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Dunlin

Calidris alpina ORDER: CHARADRIIFORMES FAMILY: SCOLOPACIDAE

IUCN Conservation Status: Least Concern

The Dunlin is a familiar shorebird around the world, where its bright reddish back and black belly, and long, drooping bill distinguish it from nearly all other shorebirds. It breeds across the top of both North America and Eurasia, and winters along coasts around the northern hemisphere.

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Appearance

Shorebirds
Shorebirds
Typical Voice

Adult Description

Medium-sized sandpiper. Moderately short neck. Moderately long, drooping bill. Moderately long, blackish legs. Slightly hunched appearance. In breeding plumage has black belly, rufous cap, and rufous back. Nonbreeding plumage is all dull brownish gray, with whitish belly.

Immature Description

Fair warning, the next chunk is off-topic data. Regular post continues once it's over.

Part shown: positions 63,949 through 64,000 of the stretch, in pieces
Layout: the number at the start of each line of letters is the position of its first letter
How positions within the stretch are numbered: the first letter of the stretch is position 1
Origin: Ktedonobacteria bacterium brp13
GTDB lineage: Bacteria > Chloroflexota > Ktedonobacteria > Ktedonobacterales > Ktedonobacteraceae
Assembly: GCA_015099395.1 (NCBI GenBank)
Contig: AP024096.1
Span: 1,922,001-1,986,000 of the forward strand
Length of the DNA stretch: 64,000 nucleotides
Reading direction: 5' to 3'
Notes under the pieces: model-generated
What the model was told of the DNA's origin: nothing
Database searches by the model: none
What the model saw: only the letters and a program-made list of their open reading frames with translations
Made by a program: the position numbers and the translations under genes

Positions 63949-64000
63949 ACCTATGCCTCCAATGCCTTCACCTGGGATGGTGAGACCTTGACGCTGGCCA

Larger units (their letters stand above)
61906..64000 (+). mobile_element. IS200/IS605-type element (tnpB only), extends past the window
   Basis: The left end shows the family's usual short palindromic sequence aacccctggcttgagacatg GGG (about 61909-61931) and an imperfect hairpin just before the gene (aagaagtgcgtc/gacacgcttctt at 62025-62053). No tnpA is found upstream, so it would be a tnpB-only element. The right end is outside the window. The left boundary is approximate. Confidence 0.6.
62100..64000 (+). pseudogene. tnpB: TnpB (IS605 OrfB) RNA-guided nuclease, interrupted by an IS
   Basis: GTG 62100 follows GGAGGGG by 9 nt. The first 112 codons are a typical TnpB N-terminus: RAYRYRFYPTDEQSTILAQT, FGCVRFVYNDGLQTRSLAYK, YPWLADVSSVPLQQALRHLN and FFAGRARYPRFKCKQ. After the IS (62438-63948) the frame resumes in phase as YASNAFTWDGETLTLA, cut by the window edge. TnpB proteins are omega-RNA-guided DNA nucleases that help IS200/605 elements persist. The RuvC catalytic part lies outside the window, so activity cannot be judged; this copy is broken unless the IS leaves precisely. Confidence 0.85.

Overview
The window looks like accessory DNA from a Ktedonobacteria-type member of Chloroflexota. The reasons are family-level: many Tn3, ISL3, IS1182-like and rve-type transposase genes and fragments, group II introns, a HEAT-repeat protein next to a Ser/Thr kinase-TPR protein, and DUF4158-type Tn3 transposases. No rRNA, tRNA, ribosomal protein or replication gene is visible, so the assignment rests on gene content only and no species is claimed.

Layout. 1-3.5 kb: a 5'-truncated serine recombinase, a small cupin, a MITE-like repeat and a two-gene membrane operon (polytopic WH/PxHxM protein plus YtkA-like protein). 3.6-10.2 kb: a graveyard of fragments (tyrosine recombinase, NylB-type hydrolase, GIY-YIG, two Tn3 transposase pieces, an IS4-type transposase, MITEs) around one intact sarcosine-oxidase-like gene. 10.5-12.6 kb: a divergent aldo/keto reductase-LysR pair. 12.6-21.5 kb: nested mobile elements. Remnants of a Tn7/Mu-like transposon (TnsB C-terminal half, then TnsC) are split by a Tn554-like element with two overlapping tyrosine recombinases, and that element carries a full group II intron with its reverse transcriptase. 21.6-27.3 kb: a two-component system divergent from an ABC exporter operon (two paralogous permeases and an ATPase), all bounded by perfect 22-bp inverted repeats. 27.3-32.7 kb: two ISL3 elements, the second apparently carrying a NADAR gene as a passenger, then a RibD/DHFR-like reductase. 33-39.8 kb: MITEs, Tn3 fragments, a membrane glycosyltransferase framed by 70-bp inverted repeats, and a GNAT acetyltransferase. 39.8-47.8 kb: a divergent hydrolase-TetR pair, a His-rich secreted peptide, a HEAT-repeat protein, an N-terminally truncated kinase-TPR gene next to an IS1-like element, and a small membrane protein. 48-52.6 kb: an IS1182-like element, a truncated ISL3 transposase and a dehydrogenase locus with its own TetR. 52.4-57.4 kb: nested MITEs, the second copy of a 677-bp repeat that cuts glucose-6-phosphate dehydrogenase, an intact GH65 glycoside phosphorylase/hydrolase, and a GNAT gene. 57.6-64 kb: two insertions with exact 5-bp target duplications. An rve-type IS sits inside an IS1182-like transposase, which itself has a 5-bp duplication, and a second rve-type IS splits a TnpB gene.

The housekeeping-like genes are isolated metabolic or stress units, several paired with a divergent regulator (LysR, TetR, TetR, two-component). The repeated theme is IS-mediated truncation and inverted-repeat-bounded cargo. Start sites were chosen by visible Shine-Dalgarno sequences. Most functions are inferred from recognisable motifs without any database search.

Juvenile has reddish back with more scaly edges to back feathers, and brownish black splotches on belly.

Range Map Help

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Similar Species

  • Rare Curlew Sandpiper similar in nonbreeding plumage, but has white rump and slightly longer legs.
  • Breeding plumaged Rock Sandpiper similar to breeding plumage of Dunlin, but has darker back, less solid dark patch higher up on the belly, has shorter, stouter bill, and yellowish legs.
  • Nonbreeding Purple Sandpiper darker, stouter, has short greenish yellow legs, and bicolored bill.

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